The Gut Microbiome in Health and in Disease

Andrew B. Shreiner; John Y. Kao; Vincent B. Young

Disclosures

Curr Opin Gastroenterol. 2015;31(1):69-75. 

In This Article

Accumulation of Data on the Human Microbiome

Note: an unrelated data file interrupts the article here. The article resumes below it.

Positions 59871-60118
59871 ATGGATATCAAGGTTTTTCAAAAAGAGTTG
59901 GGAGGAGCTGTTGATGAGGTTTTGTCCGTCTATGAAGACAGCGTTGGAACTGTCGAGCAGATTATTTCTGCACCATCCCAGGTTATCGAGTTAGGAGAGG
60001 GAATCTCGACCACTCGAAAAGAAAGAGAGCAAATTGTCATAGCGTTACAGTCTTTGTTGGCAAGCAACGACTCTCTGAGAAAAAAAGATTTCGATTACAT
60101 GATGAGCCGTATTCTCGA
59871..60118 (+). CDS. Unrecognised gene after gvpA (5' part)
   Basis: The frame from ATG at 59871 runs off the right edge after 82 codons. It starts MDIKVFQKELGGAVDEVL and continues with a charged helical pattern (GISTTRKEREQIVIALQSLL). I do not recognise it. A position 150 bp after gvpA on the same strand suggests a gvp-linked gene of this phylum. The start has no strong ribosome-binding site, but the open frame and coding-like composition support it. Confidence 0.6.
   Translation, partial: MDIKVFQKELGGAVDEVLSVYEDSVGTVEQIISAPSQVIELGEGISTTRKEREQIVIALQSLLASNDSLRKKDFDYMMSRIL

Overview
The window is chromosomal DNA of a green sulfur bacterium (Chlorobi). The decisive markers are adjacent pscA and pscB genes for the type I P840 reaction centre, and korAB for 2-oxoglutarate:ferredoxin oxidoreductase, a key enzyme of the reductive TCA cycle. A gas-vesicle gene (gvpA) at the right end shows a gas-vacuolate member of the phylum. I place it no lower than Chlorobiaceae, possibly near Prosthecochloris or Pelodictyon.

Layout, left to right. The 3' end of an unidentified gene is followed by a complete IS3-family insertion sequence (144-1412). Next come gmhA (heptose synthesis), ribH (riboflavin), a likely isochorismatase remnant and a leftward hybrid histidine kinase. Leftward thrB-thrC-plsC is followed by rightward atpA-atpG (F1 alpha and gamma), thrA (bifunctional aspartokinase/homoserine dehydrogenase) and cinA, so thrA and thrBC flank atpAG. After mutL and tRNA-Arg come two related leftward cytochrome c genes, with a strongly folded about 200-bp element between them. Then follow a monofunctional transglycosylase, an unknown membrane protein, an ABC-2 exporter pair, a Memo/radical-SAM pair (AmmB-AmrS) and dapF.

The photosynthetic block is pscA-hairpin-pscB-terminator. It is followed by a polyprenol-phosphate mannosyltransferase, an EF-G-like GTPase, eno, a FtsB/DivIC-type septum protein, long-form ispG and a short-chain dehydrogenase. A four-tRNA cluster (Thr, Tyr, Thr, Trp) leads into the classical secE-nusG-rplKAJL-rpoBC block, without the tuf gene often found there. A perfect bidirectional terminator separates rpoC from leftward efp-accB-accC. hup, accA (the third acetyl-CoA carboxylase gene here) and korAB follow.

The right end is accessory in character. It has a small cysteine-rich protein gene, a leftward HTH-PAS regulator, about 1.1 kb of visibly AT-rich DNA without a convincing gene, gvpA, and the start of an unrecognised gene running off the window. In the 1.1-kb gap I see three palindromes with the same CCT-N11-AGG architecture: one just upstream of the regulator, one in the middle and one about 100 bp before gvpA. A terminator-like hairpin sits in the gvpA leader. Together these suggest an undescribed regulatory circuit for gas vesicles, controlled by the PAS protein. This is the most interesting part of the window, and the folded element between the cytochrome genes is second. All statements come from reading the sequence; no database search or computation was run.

The tremendous expansion of information collected on the human microbiome in recent years is highlighted by data generated through several large-scale endeavors to characterize the human microbiome, namely the European Metagenomics of the Human Intestinal Tract (MetaHIT) and the National Institutes of Health-funded Human Microbiome Project (HMP).[6,7] In 2010, the initial MetaHIT consortium study[7] reported sequencing 3.3 million nonredundant fecal microbial genes, representing almost 200 times the quantity of microbial DNA sequences reported in all previous studies. In July 2014, a combined set of metagenomic sequencing data from 1267 gut metagenomes from 1070 individuals, including 760 European samples from MetaHIT, 139 American samples from HMP, and 368 Chinese samples from a large diabetes study,[8] was published with a nonredundant gene catalog of 9.8 million microbial genes. Each sample contained about 750 000 genes or about 30 times the number of genes in the human genome, and less than 300 000 genes were shared by greater than 50% of individuals. The majority of the new genes identified in this latest study were relatively rare, found in less than 1% of individuals. This collection is thought to contain nearly a complete set of genes for most human gut bacteria and illustrates the quantity and variability of the human microbiome.

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